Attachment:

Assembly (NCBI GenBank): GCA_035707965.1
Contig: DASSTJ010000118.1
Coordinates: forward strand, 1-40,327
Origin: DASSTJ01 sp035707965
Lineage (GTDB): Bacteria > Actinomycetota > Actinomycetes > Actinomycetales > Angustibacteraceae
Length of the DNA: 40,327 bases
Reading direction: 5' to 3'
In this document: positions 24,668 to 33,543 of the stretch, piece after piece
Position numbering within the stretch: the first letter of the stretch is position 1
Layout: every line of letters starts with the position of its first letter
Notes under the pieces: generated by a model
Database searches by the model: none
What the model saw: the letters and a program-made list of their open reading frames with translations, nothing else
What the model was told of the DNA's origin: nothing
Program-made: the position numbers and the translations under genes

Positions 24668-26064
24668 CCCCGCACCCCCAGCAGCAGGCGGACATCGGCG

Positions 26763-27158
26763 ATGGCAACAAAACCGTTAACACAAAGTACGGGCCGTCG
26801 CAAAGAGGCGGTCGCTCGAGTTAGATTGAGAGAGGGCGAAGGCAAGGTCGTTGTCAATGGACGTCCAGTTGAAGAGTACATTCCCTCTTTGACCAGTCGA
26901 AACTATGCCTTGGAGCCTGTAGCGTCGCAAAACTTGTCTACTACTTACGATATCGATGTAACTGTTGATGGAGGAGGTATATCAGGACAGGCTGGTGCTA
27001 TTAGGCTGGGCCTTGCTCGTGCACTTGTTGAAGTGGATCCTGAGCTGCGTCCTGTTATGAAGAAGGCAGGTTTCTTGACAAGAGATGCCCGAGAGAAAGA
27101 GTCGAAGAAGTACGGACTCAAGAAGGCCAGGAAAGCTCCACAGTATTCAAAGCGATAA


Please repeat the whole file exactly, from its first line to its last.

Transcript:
Assembly (NCBI GenBank): GCA_035707965.1
Contig: DASSTJ010000118.1
Coordinates: forward strand, 1-40,327
Origin: DASSTJ01 sp035707965
Lineage (GTDB): Bacteria > Actinomycetota > Actinomycetes > Actinomycetales > Angustibacteraceae
Length of the DNA: 40,327 bases
Reading direction: 5' to 3'
In this document: positions 24,668 to 33,543 of the stretch, piece after piece
Position numbering within the stretch: the first letter of the stretch is position 1
Layout: every line of letters starts with the position of its first letter
Notes under the pieces: generated by a model
Database searches by the model: none
What the model saw: the letters and a program-made list of their open reading frames with translations, nothing else
What the model was told of the DNA's origin: nothing
Program-made: the position numbers and the translations under genes

Positions 24668-26064
24668 CCCCGCACCCCCAGCAGCAGGCGGACATCGGCG

Positions 26763-27158
26763 ATGGCAACAAAACCGTTAACACAAAGTACGGGCCGTCG
26801 CAAAGAGGCGGTCGCTCGAGTTAGATTGAGAGAGGGCGAAGGCAAGGTCGTTGTCAATGGACGTCCAGTTGAAGAGTACATTCCCTCTTTGACCAGTCGA
26901 AACTATGCCTTGGAGCCTGTAGCGTCGCAAAACTTGTCTACTACTTACGATATCGATGTAACTGTTGATGGAGGAGGTATATCAGGACAGGCTGGTGCTA
27001 TTAGGCTGGGCCTTGCTCGTGCACTTGTTGAAGTGGATCCTGAGCTGCGTCCTGTTATGAAGAAGGCAGGTTTCTTGACAAGAGATGCCCGAGAGAAAGA
27101 GTCGAAGAAGTACGGACTCAAGAAGGCCAGGAAAGCTCCACAGTATTCAAAGCGATAA